MS. REBECCA SHEIR
We'll jump to another team sport now, to the world's most popular team sport, actually, soccer. When Michael Seaton moved from Jamaica to Prince George's County at age 7, he went from the soccer-crazed Caribbean, where every kid kicks around a ball in the street, to a country just beginning to appreciate the sport. But with a little prodding from his mother, he kept playing. And in January, the lanky 16 year old signed on with D.C. United. Jacob Fenston caught up with the team's youngest player after a training session at RFK Stadium.
MR. JACOB FENSTON
It's a cold, rainy day. D.C. United players are warming up on the patchy Astroturf outside the stadium, gearing up for their first game of the season coming up this weekend against the dreaded Houston Dynamo. Off to one corner, Michael Seaton is recovering from a injured ankle. Up until last month, he was a junior at Central High School in Capitol Heights, Md.
MR. MICHAEL SEATON
People around here, in my area, it's like they like basketball and football. When they hear soccer, they're like iffy about it. So once I put the word pro next to it, it's like their head got all big and they're like, oh, you're a pro, professional soccer player. And so they're now picking up on soccer.
Seaton is about the same age as the team he now plays for. Both were born in 1996. In fact, Seaton is the first pro player in major league soccer born after the league was established. He came to the United States at just the right time, as the game's popularity started to take off. But he says, it's a bit strange now being surrounded by players twice his age.
I don't relate to them a lot, because they talk about bills, kids and housing and stuff so I don't relate a lot. But you actually learn a lot from them because they give me advice, they pick on me.
He stopped going to high school in January and now is working with a tutor toward his GED. The rest of his life has changed, too. Hanging out with friends, all the normal teenage stuff…
I actually don't have time for any of that. I just go to practice, take care of my body, after that I go home, eat, sleep, play some video games with my little brother and that's it.
He's so focused on soccer right now, he hasn't really thought about what comes after that or a plan B. He set his sights on a career in professional soccer a couple of years ago he says, when he started playing with the D.C. United Academy, which trains local youth.
MR. TOM TORRES
Michael was one of those kids who came in, you know, we weren't really sure about him.
Tom Torres coached Seaton in the academy.
You know, athletically he was fine, you know. He was a big kid, he was a fast kid, that wasn't an issue. But as he started to try to do things and try to make his technique better and figure out that, you know, hey, I'm not going to be able to do it just with my, you know, speed, you know, you kind of started to see that he had potential to be something really special.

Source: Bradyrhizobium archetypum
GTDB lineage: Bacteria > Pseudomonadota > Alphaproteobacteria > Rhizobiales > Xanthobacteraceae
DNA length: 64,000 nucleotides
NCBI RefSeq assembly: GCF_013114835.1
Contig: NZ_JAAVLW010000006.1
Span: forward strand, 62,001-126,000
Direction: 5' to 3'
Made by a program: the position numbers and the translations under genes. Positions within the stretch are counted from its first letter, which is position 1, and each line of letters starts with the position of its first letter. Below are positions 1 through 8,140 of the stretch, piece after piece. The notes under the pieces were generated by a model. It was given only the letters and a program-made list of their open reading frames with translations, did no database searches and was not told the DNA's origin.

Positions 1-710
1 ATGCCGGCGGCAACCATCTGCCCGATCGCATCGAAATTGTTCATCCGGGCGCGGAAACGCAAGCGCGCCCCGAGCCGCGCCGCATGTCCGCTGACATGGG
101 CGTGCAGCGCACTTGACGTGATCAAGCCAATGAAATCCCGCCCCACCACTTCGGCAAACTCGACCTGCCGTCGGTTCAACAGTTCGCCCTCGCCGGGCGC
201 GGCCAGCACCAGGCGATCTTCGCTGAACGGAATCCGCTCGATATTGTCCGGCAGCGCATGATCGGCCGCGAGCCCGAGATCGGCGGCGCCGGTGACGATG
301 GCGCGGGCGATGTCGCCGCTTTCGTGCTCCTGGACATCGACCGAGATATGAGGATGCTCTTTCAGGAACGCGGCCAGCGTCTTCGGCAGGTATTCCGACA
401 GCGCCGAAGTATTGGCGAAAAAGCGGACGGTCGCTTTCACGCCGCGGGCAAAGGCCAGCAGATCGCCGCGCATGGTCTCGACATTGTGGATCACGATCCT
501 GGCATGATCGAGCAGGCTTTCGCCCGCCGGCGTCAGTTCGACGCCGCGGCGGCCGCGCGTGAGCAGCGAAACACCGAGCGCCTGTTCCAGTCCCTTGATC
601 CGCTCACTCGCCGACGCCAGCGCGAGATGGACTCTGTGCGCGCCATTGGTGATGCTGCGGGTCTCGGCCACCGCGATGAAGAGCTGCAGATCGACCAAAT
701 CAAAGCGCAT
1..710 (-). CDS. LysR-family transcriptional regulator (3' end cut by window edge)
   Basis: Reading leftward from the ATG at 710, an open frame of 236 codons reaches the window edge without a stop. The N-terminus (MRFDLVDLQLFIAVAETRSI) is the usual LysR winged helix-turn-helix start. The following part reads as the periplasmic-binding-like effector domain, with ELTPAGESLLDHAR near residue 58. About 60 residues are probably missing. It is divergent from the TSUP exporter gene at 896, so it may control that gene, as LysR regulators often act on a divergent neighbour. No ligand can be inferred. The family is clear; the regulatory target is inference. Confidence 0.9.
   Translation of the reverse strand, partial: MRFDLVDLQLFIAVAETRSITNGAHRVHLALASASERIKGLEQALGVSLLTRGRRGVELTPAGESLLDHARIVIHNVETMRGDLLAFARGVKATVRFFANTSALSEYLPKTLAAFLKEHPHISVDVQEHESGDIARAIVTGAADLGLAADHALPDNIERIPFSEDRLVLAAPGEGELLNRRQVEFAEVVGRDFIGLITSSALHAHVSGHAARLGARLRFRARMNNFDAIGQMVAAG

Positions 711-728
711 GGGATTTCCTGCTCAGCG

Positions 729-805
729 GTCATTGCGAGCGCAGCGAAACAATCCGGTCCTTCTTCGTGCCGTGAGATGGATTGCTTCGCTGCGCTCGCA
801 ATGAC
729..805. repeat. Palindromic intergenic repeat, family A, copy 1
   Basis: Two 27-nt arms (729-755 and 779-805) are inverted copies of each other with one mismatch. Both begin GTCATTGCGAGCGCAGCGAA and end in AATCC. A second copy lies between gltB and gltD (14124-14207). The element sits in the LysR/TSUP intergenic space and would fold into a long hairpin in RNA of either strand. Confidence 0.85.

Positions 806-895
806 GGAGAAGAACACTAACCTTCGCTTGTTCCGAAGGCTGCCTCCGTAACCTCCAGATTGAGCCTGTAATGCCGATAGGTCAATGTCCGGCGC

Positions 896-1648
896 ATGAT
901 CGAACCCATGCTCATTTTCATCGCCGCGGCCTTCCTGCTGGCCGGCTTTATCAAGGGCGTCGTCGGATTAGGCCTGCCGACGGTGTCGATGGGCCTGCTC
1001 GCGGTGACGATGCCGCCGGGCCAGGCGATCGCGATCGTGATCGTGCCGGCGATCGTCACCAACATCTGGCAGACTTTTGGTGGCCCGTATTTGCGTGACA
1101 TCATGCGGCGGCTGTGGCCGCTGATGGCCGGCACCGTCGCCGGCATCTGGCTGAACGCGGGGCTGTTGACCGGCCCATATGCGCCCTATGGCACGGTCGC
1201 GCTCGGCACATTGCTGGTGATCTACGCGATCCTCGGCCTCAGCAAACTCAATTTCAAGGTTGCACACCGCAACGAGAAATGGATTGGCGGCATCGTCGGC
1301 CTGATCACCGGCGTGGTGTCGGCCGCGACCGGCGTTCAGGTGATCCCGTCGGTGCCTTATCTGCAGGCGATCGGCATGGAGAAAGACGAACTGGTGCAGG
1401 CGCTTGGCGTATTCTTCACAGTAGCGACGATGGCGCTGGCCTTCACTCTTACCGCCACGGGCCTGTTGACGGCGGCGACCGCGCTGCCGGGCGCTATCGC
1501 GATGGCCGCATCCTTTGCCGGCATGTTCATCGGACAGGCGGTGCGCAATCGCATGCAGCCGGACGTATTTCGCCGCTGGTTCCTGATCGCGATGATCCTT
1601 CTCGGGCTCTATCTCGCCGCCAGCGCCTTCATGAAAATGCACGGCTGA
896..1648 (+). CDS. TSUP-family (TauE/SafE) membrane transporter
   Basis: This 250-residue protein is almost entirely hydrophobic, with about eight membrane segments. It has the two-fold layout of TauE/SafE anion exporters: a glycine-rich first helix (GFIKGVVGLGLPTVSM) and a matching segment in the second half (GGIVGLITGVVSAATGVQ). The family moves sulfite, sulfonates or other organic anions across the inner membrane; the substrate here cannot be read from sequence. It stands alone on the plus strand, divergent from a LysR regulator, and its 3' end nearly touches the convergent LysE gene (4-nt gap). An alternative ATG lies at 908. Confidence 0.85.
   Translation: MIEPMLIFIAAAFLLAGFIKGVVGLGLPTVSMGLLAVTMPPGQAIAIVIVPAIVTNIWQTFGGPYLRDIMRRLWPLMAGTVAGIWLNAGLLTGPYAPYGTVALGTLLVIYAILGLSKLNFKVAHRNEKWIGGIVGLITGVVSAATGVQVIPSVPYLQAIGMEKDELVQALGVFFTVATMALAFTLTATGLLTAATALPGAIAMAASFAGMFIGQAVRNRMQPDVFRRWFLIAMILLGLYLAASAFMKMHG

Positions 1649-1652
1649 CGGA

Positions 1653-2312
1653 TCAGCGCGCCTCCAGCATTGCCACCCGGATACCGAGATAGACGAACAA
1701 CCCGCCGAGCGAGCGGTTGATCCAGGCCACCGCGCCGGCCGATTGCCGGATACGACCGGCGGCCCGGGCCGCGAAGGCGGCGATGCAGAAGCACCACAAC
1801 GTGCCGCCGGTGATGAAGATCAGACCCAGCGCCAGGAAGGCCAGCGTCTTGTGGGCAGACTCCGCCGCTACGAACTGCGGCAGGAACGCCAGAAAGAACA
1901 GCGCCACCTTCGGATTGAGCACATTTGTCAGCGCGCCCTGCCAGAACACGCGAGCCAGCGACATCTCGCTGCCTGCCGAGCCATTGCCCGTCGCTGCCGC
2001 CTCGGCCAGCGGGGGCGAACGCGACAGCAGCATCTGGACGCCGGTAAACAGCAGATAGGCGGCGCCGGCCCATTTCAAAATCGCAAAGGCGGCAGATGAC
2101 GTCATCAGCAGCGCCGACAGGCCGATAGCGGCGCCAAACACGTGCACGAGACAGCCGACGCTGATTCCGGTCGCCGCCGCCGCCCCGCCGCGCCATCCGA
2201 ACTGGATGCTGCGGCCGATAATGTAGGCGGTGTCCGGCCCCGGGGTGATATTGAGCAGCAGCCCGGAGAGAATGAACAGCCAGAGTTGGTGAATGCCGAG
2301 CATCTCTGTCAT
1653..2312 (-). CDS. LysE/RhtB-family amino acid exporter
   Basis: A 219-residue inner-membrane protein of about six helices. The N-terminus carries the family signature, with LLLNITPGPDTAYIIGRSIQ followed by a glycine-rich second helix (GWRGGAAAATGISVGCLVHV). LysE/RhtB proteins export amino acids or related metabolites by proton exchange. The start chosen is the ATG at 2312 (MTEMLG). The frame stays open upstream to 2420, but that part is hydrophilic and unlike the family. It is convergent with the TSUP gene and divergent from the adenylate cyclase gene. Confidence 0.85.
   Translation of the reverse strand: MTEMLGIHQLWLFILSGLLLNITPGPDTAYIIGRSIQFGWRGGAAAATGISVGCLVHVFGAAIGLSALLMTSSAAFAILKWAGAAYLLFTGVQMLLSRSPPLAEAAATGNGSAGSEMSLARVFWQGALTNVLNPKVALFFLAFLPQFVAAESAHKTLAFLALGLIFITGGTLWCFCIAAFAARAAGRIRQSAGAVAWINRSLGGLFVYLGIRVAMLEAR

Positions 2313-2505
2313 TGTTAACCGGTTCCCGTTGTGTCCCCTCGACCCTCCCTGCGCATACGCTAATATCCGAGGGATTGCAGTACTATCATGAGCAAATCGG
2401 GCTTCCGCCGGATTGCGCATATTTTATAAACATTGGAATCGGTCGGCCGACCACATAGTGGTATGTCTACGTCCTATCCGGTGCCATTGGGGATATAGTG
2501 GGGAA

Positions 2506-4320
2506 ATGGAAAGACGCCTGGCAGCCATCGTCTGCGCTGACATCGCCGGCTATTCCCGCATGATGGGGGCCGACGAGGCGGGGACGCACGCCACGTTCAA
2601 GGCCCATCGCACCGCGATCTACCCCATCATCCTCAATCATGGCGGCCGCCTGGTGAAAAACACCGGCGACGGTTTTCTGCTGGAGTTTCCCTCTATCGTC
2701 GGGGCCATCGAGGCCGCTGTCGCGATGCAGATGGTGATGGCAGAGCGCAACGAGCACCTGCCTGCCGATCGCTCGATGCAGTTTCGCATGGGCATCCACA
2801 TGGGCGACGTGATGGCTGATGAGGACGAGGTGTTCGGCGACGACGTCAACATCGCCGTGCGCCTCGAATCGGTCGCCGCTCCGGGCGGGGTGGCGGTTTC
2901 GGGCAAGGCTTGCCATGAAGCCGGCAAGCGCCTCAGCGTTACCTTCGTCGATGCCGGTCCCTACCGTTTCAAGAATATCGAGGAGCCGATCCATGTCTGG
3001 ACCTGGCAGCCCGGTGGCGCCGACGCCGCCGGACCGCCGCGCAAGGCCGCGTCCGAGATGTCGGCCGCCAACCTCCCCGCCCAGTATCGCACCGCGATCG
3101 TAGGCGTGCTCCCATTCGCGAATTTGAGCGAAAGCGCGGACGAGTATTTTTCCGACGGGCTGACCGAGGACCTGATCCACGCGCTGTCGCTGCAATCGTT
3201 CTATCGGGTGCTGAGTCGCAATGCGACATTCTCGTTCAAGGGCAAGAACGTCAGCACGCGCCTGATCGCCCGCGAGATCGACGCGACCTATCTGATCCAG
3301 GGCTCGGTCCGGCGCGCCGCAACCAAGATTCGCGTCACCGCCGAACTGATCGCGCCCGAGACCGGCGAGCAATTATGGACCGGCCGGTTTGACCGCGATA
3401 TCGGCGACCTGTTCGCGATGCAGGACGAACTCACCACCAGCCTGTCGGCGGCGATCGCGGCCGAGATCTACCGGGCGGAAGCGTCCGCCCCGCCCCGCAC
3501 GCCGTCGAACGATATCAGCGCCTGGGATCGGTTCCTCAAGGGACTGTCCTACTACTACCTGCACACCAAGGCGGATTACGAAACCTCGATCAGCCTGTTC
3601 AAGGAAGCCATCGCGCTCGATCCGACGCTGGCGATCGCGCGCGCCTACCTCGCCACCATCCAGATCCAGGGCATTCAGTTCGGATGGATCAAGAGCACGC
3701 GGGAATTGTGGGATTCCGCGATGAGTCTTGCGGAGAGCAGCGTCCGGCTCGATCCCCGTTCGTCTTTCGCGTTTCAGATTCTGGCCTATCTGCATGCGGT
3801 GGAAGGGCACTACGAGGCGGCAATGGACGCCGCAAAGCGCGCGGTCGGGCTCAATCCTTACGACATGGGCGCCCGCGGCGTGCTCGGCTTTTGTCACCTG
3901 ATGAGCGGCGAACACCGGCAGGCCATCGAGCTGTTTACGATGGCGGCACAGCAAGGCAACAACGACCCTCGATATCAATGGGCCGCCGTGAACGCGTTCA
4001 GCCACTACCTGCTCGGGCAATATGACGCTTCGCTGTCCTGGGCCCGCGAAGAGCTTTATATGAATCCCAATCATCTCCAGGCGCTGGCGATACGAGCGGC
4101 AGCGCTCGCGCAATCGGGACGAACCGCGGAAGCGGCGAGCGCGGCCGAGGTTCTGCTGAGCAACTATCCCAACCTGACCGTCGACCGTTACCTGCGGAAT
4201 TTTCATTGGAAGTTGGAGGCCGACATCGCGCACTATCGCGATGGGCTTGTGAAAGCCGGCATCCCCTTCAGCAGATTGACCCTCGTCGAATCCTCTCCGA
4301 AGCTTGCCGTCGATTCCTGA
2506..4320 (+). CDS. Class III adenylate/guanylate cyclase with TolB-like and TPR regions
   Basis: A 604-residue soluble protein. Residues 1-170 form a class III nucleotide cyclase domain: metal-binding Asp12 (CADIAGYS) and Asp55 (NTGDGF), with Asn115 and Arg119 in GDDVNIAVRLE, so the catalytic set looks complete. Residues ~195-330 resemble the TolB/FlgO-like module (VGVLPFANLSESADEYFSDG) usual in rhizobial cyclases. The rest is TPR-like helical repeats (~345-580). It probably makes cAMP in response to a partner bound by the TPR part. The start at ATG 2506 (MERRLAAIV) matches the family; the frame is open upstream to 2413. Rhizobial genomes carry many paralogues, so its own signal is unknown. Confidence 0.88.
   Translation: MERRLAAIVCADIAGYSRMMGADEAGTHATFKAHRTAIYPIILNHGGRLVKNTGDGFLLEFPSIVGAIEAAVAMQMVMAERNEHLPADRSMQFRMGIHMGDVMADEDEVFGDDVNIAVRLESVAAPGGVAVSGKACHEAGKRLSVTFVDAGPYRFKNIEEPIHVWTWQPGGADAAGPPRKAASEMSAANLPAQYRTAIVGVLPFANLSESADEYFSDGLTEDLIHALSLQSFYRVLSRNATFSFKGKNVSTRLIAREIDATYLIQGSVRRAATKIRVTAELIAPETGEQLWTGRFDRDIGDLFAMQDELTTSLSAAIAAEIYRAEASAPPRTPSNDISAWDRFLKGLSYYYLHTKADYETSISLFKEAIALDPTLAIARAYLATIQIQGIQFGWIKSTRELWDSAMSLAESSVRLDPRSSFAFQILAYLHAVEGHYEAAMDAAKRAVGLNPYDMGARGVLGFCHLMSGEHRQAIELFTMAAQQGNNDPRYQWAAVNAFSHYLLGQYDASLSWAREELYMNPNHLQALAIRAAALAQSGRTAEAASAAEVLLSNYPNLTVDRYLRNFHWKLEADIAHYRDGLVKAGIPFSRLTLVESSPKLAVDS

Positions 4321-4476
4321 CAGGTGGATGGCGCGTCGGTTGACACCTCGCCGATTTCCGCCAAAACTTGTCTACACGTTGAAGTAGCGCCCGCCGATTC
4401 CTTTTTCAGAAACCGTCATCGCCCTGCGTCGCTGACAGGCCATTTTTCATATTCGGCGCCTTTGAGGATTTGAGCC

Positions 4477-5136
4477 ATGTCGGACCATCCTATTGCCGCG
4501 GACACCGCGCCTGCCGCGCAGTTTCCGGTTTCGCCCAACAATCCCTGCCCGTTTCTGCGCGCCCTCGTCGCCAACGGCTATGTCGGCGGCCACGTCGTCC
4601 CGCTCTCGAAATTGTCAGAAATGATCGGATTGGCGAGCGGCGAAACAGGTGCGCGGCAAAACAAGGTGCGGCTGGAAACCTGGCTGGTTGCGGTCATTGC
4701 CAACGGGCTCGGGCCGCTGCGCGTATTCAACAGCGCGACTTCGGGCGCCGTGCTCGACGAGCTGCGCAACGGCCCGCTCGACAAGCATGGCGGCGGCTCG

Coach Tom, they kept pushing me. Even when I mess up, like I just want to give up on the field, they will push me. And I'd tell my mom, oh, they're shouting at me, doing this and that. And my mom thought about it and she actually said, they're trying to make you a pro. I know that for a fact because they're not pushing other kids as much as they're pushing you.
Coach Torres says the good thing about going pro at such a young age is that Seaton will have time to focus on soccer day in, day out.
You know, in order to really do something well, whether it's playing the piano or writing or, you know, playing a sport, you have to practice.
Torres himself grew up playing soccer in the D.C. area, in Alexandria, Va.
Growing up, we didn't have a lot of these opportunities. You know, back then we used to watch the Washington Stars that played at Woodson High School, that was the closest thing we had.
The Washington Stars was a local team that played in Fairfax before major league soccer, before D.C. United. But the United States is still way behind the rest of the world when it comes to cultivating talented young soccer players.
MR. SONNY SILOOY
When I'm growing it's soccer. I breathe soccer, I eat soccer.
Sonny Silooy is director of the D.C. United Academy. He came to Washington after a long soccer career in the Netherlands.
When I was growing up with soccer there was no computers, there was no cell phones. I have only one thing, was my ball and I play soccer every day.
Major League Soccer is relatively new in the United States, but soccer academies are even newer, established in the past decade or so. In Europe, generations of kids have been training at league academies.
MR. BEN OLSEN
At the moment, what I see, nobody is ready for Europe, in youth soccer. I think it's the future.
D.C. United head coach Ben Olsen says training more young homegrown players like Seaton is what will take soccer in the U.S. to the next level.
We need to get up to speed with the rest of the world and develop our young talent at an earlier age and put them in environments to succeed at an earlier age.
Meanwhile, Michael Seaton says he's trying to stay humble and not let going pro go to his head. Seaton says his mom and step-dad were secretly elated at the news, but they tried to act like it was no big deal.
They always try to hide it because they don't want me to get my head all big, but I caught them one day. I heard her on the phone. She was calling everyone telling them, oh, my son is a pro, my son is a pro. So I noticed they were really happy, especially my step-dad. He goes on the porch, I sneak outside to just listen to the guy and he was calling everyone Jamaica telling them, oh, he's a pro. My boy all pro, he's a pro.
I'm Jacob Fenston.
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